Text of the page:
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August 23, 2011

Senior women help young women in Senegal

 
  Photo Credit Dominic Chavez

 

Maimouna Mbengue is a grandmother in Senegal and like most grandmothers she passes on traditions and gives advice to her family. Unlike most grandmothers though, Mbengue is part of the Bajenu Gox Initiative, President Abdoulye Wade’s community based health worker program which trains women to be leaders in reproductive health. The name of the initiative is a reference to the deep tradition of solidarity between the young women and the old women that is known as bajenu gox.

Mbengue told NPR’s Ofeibea Quist-Arcton in an article appearing last week about her work, "We talk about the different health care priorities and problems our families face. And with the help of the health professionals in our community, we learn to adopt a more useful approach to tackle any problems."

The pairing of bajenu gox and the use of women as health advocates was a ministry designed and led initiative launched in January 2009 and is currently being scaled up throughout the country.   It was one of the first priorities that the Director of the Reproductive Health in Senegal’s Ministry of Health and Prevention, Dr. Bocar Daff, discussed with MLI.  Subsequently, an early supporter of the program,  Dr. Daff was also instrumental in the design of the program which relies on bajenu gox as important advisors at the family and community level.  This community outreach approach is vital to increase the health of women in rural areas.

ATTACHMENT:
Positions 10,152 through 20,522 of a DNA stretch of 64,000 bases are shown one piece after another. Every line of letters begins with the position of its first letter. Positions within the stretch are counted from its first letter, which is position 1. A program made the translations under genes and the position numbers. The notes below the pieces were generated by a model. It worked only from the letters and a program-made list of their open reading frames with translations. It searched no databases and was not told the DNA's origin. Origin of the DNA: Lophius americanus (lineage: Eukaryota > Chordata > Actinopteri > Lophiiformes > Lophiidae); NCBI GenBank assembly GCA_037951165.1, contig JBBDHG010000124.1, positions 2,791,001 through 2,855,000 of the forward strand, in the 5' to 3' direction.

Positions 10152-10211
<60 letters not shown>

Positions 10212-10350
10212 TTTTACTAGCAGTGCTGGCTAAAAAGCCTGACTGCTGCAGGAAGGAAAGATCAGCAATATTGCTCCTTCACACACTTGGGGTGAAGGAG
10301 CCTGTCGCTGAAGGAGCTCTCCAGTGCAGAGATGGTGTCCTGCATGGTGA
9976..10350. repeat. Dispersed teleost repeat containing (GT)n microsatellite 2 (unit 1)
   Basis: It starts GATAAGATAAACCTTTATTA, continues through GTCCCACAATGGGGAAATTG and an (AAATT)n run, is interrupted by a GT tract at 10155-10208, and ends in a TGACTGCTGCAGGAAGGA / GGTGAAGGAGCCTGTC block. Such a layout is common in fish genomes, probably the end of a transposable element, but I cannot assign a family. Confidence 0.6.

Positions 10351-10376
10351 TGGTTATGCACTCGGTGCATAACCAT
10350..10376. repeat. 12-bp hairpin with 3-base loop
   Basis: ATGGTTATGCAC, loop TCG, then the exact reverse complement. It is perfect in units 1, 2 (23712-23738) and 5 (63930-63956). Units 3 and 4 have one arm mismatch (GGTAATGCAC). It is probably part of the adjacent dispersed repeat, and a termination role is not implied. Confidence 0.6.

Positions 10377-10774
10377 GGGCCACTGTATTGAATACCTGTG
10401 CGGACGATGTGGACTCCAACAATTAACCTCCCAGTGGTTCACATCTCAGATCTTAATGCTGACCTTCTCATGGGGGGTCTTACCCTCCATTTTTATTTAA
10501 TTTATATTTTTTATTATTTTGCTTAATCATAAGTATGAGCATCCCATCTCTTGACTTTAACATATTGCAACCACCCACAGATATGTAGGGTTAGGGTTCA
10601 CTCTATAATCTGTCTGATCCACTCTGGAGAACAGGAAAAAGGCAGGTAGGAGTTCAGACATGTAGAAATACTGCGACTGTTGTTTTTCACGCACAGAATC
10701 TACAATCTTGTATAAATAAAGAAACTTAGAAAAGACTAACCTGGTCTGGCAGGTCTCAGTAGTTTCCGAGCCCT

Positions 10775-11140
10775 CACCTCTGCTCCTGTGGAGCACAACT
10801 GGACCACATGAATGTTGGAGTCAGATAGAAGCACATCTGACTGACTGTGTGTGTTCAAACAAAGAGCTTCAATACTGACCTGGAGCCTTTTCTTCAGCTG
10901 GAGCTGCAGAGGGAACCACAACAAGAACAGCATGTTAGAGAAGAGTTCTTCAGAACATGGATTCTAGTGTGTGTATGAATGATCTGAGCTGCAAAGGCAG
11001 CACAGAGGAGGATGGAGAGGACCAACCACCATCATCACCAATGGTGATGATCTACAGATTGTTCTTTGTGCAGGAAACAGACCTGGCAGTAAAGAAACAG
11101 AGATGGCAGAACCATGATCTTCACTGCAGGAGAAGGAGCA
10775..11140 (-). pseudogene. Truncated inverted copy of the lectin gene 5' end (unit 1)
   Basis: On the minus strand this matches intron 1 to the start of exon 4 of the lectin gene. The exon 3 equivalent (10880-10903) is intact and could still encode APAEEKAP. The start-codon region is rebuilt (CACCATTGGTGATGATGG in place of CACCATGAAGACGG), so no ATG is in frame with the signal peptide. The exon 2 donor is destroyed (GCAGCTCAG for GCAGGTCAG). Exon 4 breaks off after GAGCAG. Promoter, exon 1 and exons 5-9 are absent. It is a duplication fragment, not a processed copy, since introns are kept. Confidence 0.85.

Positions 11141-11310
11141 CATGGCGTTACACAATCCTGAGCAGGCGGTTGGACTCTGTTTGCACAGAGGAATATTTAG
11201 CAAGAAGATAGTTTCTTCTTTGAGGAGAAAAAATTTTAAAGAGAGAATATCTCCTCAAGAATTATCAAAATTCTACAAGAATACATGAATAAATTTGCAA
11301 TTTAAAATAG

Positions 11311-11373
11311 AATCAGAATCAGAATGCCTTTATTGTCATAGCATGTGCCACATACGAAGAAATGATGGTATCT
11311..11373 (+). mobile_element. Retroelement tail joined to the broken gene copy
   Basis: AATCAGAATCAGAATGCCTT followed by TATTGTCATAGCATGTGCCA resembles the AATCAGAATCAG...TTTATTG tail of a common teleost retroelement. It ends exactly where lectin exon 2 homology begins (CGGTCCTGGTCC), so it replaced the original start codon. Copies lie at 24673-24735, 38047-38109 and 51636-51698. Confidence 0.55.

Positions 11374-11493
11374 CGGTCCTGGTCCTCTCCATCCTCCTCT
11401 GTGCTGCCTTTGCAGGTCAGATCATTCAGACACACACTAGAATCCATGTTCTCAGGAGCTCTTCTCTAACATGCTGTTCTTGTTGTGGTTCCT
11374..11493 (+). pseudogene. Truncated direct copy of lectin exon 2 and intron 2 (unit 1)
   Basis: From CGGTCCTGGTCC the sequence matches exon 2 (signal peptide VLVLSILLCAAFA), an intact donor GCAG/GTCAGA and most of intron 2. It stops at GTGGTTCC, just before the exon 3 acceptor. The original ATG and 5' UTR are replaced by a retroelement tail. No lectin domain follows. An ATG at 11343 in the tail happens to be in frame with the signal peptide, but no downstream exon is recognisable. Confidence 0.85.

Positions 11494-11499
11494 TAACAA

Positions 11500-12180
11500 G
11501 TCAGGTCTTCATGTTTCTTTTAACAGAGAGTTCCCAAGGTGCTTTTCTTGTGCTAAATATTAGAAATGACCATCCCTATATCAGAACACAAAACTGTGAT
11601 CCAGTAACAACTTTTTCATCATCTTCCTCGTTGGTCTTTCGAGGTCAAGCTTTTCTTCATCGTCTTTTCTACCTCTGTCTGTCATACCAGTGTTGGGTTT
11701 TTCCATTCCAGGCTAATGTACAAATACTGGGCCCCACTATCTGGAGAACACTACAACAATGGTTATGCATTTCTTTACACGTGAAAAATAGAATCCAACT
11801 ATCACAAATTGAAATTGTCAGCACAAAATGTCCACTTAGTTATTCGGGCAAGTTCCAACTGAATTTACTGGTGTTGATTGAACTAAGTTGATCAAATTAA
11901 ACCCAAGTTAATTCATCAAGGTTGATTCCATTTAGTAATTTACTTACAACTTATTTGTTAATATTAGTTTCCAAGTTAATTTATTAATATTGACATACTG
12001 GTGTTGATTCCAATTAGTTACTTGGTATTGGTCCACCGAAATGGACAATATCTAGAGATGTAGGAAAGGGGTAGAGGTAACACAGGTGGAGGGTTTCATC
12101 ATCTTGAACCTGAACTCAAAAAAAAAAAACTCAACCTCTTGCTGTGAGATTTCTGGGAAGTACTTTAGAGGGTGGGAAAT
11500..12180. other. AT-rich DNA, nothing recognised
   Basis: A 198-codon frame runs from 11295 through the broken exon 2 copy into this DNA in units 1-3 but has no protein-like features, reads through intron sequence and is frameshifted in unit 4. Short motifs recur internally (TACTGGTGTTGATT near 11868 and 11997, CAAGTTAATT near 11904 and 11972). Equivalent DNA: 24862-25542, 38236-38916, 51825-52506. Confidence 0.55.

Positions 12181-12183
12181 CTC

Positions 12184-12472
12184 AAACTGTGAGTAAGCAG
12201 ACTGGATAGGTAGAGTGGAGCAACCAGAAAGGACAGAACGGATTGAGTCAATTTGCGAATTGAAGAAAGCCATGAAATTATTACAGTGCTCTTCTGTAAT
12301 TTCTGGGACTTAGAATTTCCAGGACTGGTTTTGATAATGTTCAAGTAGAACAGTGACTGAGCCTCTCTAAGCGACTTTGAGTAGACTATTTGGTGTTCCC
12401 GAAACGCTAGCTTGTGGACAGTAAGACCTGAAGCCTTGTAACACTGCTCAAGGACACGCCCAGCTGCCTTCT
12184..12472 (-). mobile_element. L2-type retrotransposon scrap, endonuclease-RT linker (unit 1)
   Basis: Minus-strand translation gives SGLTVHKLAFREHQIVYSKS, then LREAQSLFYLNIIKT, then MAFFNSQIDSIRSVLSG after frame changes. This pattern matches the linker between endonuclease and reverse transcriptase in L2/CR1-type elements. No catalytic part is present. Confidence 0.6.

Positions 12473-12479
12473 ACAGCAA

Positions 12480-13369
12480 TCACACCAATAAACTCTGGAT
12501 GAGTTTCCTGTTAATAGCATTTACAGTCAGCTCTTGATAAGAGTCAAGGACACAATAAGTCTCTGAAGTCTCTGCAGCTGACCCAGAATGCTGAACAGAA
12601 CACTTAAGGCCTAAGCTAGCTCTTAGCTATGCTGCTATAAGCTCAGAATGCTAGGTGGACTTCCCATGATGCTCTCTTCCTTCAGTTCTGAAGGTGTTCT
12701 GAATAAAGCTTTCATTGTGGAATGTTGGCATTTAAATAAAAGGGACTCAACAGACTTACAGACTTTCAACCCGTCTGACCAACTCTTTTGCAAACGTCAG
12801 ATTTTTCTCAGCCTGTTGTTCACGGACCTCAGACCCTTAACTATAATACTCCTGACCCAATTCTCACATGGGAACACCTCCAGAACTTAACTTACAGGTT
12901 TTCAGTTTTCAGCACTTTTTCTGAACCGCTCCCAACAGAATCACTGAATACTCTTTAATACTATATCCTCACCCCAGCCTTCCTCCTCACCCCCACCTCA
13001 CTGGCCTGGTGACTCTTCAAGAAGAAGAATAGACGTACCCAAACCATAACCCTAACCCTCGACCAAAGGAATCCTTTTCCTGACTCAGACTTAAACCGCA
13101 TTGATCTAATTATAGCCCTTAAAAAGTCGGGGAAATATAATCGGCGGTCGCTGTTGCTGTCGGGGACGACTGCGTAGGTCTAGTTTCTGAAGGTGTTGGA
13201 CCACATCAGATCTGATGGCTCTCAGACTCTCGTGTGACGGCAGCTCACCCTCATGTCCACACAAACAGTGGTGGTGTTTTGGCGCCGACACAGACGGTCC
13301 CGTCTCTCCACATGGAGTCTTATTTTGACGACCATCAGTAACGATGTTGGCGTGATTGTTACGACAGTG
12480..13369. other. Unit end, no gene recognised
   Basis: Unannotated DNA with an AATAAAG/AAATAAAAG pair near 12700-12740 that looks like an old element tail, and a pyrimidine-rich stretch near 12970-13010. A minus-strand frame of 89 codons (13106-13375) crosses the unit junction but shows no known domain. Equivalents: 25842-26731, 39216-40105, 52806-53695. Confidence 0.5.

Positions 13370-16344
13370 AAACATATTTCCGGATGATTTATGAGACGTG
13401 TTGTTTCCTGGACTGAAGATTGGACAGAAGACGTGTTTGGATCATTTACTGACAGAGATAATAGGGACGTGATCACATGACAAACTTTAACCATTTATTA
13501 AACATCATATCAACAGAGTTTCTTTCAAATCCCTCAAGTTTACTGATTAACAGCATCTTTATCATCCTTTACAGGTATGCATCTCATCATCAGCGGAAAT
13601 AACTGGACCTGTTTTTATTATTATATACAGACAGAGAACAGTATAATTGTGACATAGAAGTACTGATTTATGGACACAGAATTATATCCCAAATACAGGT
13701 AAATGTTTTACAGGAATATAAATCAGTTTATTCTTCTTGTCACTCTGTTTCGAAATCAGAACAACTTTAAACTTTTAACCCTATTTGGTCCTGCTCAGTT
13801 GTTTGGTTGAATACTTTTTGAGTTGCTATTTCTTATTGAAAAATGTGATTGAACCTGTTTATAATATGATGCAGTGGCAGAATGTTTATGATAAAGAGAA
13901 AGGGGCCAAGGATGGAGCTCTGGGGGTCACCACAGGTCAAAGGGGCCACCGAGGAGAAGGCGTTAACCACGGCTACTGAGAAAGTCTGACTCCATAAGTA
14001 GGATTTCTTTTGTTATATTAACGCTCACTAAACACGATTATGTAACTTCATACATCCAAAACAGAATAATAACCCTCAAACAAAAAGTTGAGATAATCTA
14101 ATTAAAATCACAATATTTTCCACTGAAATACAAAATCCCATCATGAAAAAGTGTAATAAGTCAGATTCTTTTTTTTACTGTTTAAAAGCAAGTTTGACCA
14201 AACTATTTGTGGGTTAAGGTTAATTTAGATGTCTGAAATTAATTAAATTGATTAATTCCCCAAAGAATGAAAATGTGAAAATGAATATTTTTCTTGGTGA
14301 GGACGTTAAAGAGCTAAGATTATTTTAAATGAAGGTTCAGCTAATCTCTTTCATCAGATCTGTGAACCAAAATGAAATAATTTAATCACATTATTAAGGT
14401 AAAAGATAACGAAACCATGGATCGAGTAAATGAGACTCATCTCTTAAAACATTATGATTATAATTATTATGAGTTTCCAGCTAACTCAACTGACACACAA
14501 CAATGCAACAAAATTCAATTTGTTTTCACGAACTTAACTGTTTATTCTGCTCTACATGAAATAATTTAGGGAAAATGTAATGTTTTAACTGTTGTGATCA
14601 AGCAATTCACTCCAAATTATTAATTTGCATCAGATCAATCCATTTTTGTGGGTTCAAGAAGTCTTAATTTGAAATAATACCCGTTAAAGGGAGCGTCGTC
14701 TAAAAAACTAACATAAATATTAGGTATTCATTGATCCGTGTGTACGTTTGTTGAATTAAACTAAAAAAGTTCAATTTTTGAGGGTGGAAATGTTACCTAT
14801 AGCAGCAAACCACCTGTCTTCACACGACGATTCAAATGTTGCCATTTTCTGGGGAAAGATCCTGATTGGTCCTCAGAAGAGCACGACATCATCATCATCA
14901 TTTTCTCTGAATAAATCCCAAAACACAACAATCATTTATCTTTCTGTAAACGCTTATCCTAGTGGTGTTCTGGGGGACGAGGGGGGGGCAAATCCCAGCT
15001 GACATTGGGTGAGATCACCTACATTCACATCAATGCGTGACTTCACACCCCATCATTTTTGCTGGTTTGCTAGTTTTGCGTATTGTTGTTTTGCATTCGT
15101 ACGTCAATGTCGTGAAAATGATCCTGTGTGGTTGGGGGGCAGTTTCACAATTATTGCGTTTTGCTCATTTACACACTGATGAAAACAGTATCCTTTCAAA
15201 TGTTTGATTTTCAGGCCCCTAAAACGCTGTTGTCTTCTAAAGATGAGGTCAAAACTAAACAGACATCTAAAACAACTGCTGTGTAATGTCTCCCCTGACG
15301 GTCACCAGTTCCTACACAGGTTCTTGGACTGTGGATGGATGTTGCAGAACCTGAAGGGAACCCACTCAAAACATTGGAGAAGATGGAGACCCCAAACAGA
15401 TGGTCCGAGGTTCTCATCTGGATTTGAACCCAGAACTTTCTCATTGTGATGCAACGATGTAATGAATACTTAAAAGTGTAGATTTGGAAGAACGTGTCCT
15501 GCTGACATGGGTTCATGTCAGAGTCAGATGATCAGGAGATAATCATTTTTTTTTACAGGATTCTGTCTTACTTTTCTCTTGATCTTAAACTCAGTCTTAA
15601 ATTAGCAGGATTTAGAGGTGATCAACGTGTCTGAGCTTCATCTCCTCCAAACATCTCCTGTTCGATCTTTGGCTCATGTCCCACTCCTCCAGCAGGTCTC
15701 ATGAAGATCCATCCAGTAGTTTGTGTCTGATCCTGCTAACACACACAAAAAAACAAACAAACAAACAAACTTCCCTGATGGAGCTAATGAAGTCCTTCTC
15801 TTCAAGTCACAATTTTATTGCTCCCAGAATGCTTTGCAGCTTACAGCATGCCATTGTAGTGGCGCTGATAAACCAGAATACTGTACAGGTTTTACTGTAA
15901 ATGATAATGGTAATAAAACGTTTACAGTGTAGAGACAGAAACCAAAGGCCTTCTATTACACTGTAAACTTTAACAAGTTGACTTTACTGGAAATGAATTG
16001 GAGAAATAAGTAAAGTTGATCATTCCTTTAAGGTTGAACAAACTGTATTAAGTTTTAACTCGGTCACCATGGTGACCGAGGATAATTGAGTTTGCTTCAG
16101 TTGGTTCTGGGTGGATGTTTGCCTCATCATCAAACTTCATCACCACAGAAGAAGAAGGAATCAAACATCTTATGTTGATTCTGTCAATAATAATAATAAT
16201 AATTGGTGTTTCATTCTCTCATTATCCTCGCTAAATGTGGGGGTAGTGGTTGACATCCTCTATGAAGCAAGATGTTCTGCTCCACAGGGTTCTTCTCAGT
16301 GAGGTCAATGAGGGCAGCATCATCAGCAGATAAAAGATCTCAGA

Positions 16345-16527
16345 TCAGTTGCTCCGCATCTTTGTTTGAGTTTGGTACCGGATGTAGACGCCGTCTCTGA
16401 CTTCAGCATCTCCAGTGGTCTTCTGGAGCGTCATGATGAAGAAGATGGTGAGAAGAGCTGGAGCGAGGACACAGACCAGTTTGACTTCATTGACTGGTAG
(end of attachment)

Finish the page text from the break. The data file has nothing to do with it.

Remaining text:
In the last year, MLI has supported the Ministry to train the women volunteers for their role as community outreach workers.    MLI also purchased outreach kits for the women containing cell phones to be able to contact a health center if needed and informational pamphlets and teaching tools to help guide the women in providing support.

Julia White of ChildFund International told NPR that these women are changing the landscape of reproductive health. "In Senegal, one of the major decision-makers is the grandmother and, specifically, also mothers-in-law," she says. "And so these women have a huge role on the decision-making authority of the mother — in terms of health and the health of the child."

And their help does not stop with their daughters and community members; they are also helping future generations: "We're changing our attitudes and general behavior." Mbengue says.

These attitudes and behavior include family planning. "I'm a grandmother. I encourage family planning so that the young people can really manage and bring up their families and can afford to feed the children and send them to school," Astou Ndoye, a bajenu gox, said. "Family planning is the answer."

More on the success of the Bajenu Gox Initiative can be found in NPR’s story “In Senegal, The Grandmas are in Charge.”

In Senegal